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The Postgraduate Program in Social History, Master´s Level, at the Universidade Estadual de Londrina (PPGHS), was authorized by CAPES in July 2006 and started its activities in early 2007. It aims at the formation of professors and researchers who work in teaching, research, construction and dissemination of information in History, preparing them for work in Institutions of Higher Education and in Research Institutions. Its core is Social History, whilst the main topics of research involve Political Territories, History and Language, Cultural Practices, Memory and Image, History and Teaching.  The core of Social History may be defined not merely by the variety of objects to be investigated but particularly by the concept of cognoscibility of the historical phenomenon itself, by interdisciplinary incorporation and by the articulation of parts within the whole. Theoretical bases of Social History are directly related to the history of the rise and consolidation of the thematic field.

Initially, the term ‘Social History’ was employed to translate a theme opposed to a history based on political and military events and on a narrative on the saga of nations. On the other hand, it underscored the practical needs for articulation at all levels. In other words, society´s understanding of social economic and cultural stances; the contribution between several human sciences; the valorization of history of other social groups beyond the dominating elites; the establishment and resolution of issues instead of narratives (CASTRO, 1997; HOBSBAWM, 1998; BURKE, 1991; DOSSE, 1992).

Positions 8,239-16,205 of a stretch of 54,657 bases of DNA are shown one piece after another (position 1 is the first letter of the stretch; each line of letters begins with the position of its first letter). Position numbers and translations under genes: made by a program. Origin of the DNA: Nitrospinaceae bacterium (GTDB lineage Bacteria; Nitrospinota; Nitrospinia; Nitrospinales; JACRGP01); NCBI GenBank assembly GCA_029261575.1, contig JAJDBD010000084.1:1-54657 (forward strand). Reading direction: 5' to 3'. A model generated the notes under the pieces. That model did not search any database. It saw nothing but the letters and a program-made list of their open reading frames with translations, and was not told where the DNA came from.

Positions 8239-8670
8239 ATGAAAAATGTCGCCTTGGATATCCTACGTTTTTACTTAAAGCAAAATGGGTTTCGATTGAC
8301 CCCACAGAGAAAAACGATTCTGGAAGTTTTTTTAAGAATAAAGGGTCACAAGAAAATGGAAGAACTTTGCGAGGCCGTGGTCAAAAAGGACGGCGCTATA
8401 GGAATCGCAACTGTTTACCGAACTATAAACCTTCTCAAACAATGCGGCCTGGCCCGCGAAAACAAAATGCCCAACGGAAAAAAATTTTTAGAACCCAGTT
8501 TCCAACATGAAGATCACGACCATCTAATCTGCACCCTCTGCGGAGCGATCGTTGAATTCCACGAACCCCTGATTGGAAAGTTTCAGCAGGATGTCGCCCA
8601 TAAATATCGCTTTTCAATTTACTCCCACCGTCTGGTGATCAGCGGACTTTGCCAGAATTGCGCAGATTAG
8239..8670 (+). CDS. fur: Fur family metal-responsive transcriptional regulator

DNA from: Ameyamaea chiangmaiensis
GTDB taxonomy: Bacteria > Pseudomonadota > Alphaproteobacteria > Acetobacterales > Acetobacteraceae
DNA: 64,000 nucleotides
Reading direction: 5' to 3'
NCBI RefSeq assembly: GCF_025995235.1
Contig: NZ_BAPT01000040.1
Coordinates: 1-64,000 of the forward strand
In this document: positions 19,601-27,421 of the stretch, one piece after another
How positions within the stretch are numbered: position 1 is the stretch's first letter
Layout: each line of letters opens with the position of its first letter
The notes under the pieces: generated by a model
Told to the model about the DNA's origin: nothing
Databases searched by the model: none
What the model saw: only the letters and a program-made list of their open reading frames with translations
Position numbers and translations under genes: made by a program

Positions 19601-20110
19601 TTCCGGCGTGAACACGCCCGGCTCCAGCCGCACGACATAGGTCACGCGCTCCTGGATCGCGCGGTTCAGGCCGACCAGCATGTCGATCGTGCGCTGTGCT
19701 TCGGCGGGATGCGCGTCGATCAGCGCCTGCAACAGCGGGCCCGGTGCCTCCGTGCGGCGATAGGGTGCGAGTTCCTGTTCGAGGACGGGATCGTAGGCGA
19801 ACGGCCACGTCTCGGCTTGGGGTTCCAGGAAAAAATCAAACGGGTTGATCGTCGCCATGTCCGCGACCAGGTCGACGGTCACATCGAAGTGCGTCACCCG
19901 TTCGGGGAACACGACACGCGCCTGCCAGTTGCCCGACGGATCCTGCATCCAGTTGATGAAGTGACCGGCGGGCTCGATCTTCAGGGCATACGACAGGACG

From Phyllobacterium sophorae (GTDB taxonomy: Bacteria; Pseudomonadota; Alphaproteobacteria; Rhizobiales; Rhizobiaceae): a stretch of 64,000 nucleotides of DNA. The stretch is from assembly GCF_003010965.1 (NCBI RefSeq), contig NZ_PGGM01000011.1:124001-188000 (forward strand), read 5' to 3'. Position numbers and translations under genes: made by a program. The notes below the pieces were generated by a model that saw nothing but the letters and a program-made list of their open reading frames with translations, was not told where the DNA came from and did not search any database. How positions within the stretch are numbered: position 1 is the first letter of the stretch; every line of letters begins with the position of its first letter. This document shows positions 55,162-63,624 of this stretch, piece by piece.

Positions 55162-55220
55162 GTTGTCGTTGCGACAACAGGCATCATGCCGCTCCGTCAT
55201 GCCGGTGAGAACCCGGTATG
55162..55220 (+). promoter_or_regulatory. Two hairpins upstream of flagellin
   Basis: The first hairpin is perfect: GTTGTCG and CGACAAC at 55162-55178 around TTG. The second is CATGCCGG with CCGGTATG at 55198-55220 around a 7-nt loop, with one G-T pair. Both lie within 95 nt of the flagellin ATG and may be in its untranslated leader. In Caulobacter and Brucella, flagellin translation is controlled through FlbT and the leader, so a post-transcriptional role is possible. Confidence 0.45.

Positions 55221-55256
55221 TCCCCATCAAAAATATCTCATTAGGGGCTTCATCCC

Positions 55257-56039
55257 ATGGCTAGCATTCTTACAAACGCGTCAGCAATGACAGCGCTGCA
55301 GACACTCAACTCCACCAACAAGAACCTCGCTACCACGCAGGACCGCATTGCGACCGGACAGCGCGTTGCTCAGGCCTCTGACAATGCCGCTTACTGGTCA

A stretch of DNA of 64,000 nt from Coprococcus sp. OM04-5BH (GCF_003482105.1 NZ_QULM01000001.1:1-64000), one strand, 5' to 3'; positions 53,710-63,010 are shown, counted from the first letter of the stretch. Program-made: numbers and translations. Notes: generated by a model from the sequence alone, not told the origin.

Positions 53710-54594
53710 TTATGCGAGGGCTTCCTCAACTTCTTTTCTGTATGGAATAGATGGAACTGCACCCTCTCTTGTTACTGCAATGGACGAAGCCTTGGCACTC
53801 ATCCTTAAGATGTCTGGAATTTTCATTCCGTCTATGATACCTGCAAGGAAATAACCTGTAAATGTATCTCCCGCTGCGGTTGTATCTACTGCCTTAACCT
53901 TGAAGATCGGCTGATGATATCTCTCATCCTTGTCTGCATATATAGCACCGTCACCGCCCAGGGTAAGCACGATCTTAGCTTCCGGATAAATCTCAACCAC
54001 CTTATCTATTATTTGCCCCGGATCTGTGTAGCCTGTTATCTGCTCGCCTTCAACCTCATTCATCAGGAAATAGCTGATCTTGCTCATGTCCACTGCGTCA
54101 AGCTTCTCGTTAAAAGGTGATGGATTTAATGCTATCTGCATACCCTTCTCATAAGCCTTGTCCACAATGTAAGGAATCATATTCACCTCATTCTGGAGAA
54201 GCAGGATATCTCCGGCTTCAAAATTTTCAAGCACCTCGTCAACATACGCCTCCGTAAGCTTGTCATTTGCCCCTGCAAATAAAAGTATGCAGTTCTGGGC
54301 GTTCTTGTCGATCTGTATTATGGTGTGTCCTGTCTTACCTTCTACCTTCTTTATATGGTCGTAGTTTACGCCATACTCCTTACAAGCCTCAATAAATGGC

Social History gradually became a field of knowledge, with its own methods and issues, similar to what was occurring with Economic History and Demographic History. Such development provided the upgrading of methods for the analysis of historical sources, an emphasis on the role of human activities in History and an opening for different periods – relationships between short and long terms (CASTRO, 1997). Other contributions, especially those from British Marxist historians, triggered approaches centered on the history of social movements within the history seen from below and even in the culture of popular classes.